Intergenerational Program Database

Generations United collects and shares information on intergenerational programs across the United States. We currently have a program in every state with over 800 programs in the database. You can search programs below by keywords or state.

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  1. OASIS Institute
    OASIS CATCH Healthy Habits is an intergenerational program designed to combat childhood obesity. Using the evidence-based CATCH Kids Club model, volunteers age 50+ engage with youth ages K-5th to lead active games, share a healthy snack and teach nutrition lessons.
    • OASIS CATCH Healthy Habits
    • 11780 Borman Drive #400, St. Louis, MO, 63146
    • Shelby Schroeder
    • 314-653-4092
    • sschroeder[at]
  2. OASIS Institute
    For over nearly two decades, OASIS Intergenerational Tutoring has consistently improved students’ reading ability, academic performance and attitudes about learning. OASIS Intergenerational Tutoring pairs children in grades K-4th with OASIS volunteer tutors age 50+. Teachers identify students who they feel would benefit from a caring, one-on-one mentoring relationship and reading support. Intergenerational Tutoring takes advantage of the special relationships that develop across generations to reap benefits for both children and adults. Intergenerational Tutoring has been implemented in 20 cities and more than 100 school districts across the U.S. One child, one tutor, one school year. Two lives forever changed.
    • OASIS Intergenerational Tutoring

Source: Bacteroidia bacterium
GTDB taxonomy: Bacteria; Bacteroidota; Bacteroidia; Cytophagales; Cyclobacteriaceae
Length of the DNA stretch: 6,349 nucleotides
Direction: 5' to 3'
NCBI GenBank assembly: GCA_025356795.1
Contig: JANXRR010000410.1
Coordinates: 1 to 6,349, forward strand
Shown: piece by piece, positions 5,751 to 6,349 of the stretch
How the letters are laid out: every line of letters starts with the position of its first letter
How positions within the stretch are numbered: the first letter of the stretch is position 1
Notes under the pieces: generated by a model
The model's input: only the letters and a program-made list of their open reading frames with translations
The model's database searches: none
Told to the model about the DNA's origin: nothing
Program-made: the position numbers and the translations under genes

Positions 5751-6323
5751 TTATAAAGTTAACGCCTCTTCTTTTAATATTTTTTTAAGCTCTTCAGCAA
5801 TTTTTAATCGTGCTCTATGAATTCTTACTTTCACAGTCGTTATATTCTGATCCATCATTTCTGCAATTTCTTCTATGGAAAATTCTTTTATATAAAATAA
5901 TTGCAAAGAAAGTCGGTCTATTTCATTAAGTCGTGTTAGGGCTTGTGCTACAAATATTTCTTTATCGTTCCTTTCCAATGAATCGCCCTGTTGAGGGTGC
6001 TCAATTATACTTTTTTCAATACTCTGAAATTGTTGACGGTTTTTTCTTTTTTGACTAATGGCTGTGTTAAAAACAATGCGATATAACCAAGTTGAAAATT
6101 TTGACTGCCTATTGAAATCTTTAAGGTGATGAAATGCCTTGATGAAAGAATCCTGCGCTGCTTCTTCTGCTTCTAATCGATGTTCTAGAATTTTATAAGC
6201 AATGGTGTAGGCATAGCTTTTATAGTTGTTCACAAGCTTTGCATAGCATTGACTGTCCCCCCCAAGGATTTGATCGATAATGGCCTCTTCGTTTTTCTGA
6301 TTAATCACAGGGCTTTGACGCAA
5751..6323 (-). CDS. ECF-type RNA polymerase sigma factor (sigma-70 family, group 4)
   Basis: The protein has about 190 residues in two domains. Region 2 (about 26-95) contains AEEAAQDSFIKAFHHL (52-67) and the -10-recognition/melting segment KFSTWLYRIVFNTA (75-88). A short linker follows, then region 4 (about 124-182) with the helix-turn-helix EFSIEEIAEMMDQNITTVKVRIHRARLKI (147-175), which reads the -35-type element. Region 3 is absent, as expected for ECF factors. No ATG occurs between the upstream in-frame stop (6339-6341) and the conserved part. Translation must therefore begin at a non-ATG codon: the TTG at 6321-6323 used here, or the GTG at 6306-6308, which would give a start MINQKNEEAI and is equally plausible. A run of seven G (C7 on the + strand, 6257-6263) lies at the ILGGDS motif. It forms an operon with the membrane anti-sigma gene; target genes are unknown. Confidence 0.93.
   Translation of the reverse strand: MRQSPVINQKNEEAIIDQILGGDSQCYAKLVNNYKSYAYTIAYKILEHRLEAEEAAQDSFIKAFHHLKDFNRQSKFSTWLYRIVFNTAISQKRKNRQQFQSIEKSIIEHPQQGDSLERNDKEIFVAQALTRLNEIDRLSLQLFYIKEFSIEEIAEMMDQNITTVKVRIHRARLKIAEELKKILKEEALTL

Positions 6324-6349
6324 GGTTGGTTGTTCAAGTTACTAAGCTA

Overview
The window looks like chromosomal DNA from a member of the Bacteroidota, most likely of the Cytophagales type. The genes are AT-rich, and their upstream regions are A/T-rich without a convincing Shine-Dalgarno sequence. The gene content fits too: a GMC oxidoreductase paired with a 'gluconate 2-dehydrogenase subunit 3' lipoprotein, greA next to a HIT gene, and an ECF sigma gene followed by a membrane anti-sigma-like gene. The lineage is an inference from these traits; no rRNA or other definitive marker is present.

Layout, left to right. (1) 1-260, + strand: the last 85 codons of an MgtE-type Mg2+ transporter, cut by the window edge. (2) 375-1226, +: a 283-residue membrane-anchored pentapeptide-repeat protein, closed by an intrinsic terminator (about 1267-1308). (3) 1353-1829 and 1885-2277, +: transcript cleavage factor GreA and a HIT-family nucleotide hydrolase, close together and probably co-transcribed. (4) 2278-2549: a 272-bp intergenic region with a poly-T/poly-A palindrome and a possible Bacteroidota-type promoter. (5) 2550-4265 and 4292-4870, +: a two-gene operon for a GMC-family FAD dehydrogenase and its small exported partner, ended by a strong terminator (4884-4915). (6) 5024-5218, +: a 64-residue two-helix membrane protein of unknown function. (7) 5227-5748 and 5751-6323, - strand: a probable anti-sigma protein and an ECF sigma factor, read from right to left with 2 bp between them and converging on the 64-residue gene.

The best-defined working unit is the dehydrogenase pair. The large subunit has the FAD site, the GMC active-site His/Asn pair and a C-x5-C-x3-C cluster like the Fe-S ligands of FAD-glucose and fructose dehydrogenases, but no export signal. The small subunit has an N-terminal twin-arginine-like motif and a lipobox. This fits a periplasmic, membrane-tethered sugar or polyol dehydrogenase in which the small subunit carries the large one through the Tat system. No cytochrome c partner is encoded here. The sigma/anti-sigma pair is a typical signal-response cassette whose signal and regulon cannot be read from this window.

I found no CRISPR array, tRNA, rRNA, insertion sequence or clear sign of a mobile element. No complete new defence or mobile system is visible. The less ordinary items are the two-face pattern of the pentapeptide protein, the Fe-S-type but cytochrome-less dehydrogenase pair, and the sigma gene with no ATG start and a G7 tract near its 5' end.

• 11780 Borman Drive #400, St. Louis, MO, 63146
    • Jeanne Foster
    • 314-862-2933
    • jfoster[at]
  3. Drury University Intergenerational Rock Band
    The annual Intergenerational Rock Band brings together Drury music therapy students along with older adults to preform a wide range of songs. Older adults come from The Gardens retirement facility and Drury's Institute of Mature Learners.
    • 900 North Benton Avenue, Springfield, MO,
    • Dr. Natalie Wlodarczyk, Assistant Professor of Music Therapy
    • 417- 873-7573
    • nwlodarczyk[at]
  4. St. Louis OASIS
    You can change a life by providing the individual attention that helps children build confidence and success. Opportunities are available in 26 St. Louis area school districts and 18 other U. S. cities. OASIS volunteer tutors are paired with children in grades K-3 who would benefit from a one-on-one mentoring relationship. Tutors are trained to work with kids using a proven approach to literacy that emphasizes reading, talking and writing. They meet with their students at least once a week throughout the school year, providing a caring, supportive environment where reading and language activities, keyed to the child’s interests, spark curiosity and learning.
    • OASIS Intergenerational Tutoring
    • 11780 Borman Drive, St. Louis, MO, 63146
    • Mary Click
    • 314-862-2933 ext 231
    • mclick[at]
  5. The OASIS Institute
    Do you want kids in your community to eat better and exercise more? Consider volunteering for OASIS CATCH Healthy Habits, an after-school program that connects adults age 50+ with kids in grades K-5 to learn about good eating habits and play active games. The program combats obesity by engaging adults age 50+ as mentors to teach healthy lifelong habits to kids in grades K-5. It’s a fun way to be healthy yourself while you help kids learn good eating and physical activity habits for a lifetime. No experience needed, just your enthusiasm and interest in helping kids. Training and materials are provided. Keyword: Shared Site